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I have created a simple WindowsForms-Application with one button and one label. If I click the button then the label should display the numbers from 1 to 100000.

But if I click the button then the GUI freezes till the program counted to 100000 and then the label displays 100000 and the GUI stops freezing.

The counting from 1 to 100000 is executed in a new thread (not the GUI thread) and then changing of the labeltext I try with BeginInvoke, but it don't works...

using System.Drawing;
using System.Linq;
using System.Text;
using System.Threading;
using System.Threading.Tasks;
using System.Windows.Forms;

namespace WindowsFormsApplication1 {
    public partial class Form1 : Form {
        public Form1() {
            InitializeComponent();
        }

        private void button1_Click(object sender, EventArgs e) {

            new Thread(DoSomethingExpensive).Start();

        }

        void DoSomethingExpensive() {

            for (int i = 0; i < 100000; i++) {
                this.label1.BeginInvoke((Action)(() => {
                    label1.Text = "" + i;
                    }
                    ));
            }

        }

    }
}
share|improve this question
1  
@Vkt0rS. That wouldn't really change anything in this case, or provide any particularly helpful tools. While it's nice in general, BGW just isn't really designed to handle this particular problem. –  Servy Mar 17 '14 at 16:16
    
@Servy How so? This seems like the exact use-case that a bgw is designed for. You want to send an update to the UI thread during a long-running process. –  Daniel Mann Mar 17 '14 at 16:19
    
@DanielMann Why don't you go try it out for yourself and see if you can re-write this code into an effective and working solution that leverages the BGW's tools. You'll see it has the exact same problem as is seen in this question. –  Servy Mar 17 '14 at 16:22

3 Answers 3

up vote 2 down vote accepted

BeginInvoke is asyncrhonous. This means that it queues the action to take place in the UI thread and then continues on with its business. Queueing up 100,000 actions in the UI thread doesn't actually take long at all. It in fact takes quite a lot less time than actually executing each of those actions. This means that the queue ends up being flooded with all of these requests to update the text. When a new request is added, say, a request to repaint the form to display the new value, or respond to a mouse click event on the form, it is placed at the end of the queue, after those many thousands of other requests.

If you use Invoke, instead of BeginInvoke, then the background worker won't move on to queue the next item until the previous item has finished running in the UI thread, keeping it from getting ahead of the UI thread and flooding the queue. This means that any other UI events, such as the events to actually repaint the screen, don't have more than at most one item in the queue to wait behind.

share|improve this answer
    
This isn't very accurate, BeginInvoke() requests are placed at the end of the message queue as well. Problem is that there are two queues, the message queue that Windows implements and the invoke queue that stores the delegates. A single invoke will cause the UI thread to consume all of the invoke queue entries. Which never stops if there is yet another one ready to be invoked when the previous delegate target finishes executing. –  Hans Passant Mar 17 '14 at 16:27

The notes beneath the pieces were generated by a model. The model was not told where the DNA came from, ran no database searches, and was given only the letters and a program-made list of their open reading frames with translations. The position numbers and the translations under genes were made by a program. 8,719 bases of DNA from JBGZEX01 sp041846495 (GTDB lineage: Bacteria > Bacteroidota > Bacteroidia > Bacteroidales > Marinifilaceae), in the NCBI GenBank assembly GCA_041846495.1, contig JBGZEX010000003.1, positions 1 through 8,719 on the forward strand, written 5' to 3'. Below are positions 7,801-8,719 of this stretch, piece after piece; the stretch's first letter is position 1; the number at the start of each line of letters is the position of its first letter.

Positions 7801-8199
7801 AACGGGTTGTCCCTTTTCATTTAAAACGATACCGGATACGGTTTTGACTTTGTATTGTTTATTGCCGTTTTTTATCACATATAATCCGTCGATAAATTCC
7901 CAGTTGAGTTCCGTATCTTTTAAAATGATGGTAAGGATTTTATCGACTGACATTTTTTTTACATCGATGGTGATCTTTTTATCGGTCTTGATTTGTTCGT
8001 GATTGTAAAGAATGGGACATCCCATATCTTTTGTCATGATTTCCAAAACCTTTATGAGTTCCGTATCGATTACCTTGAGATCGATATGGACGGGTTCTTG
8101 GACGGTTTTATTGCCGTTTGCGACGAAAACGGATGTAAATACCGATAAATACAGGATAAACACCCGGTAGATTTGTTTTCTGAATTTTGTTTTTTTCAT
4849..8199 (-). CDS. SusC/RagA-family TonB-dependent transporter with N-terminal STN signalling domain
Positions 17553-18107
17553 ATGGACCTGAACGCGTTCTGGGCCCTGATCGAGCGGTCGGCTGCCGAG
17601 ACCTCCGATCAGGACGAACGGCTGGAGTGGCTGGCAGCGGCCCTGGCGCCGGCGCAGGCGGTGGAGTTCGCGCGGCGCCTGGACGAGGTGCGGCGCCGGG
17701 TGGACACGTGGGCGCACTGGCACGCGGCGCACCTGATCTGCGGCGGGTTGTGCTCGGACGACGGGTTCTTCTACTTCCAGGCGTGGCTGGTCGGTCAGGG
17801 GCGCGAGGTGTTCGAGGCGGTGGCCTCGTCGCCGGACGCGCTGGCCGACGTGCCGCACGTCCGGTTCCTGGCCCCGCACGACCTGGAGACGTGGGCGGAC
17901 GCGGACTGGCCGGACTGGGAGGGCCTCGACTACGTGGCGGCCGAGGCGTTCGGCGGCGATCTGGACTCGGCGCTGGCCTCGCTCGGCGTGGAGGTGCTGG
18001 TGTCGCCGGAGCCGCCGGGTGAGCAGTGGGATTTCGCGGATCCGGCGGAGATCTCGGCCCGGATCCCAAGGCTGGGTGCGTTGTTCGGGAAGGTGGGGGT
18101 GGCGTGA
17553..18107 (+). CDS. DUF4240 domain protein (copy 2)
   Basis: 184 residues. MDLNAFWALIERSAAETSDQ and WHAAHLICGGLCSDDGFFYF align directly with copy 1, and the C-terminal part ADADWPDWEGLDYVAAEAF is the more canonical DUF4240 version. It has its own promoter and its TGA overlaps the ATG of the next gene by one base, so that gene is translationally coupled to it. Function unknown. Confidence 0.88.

@HansPassant I don't understand your last sentence. Could you rephrase it? –  Servy Mar 17 '14 at 16:31
    
It loops until the invoke queue is empty. It never gets empty. –  Hans Passant Mar 17 '14 at 16:33
    
@HansPassant Why wouldn't it get empty? Unless there is some other unrelated operation that is filling the queue with tons and tons of delegates, in which case, that would be the problem to fix. –  Servy Mar 17 '14 at 16:33
    
Because executing the delegate target takes more time than the worker thread needs to add another one. –  Hans Passant Mar 17 '14 at 16:34

For every value a thread context switch should be done. If you do this 100000 times, the UI Thread is freezing. This is caused by the asynchronouse calls. The UI thread is nothing else doing than EXECUTE this delegates. There is no time for the UI to get work items from the MessagePump unitil the last delegate is invoked. The Update of the control is triggered via WindowMessages by the MessagePump.

Now the value of the last delgate is set to the control.

share|improve this answer
    
For every value a thread context switch is done. No, actually, that's not the case. In fact, if it were, then the code would actually work. The problem is that there isn't a context switch quickly enough. You are correct in saying that the UI thread is doing almost nothing besides executing these delegates, but it won't necessarily execute all of them before doing anything else (it potentially will though). You also don't explain at all how the OP can go about fixing his code. –  Servy Mar 17 '14 at 16:27

Here's a naive ReactiveUI way:

public partial class Form1 : Form
{
    IDisposable subscription;
    IObservable<long> sequence;

    public Form1()
    {
        InitializeComponent();
    }

    private void button1_Click(object sender, EventArgs e)
    {
        if (subscription != null)
            subscription.Dispose();

        sequence = Observable
            .Interval(TimeSpan.FromMilliseconds(1))
            .Take(10000); // generate a timed sequence

        subscription = sequence // act upon the sequence
            .ObserveOn(SynchronizationContext.Current)
            .Subscribe(x => label1.Text = x.ToString());
    }
}

depends on the current reactiveui-winforms package

share|improve this answer
    
gotta tweak it a little bit more... –  Dmitry Ledentsov Mar 17 '14 at 17:10

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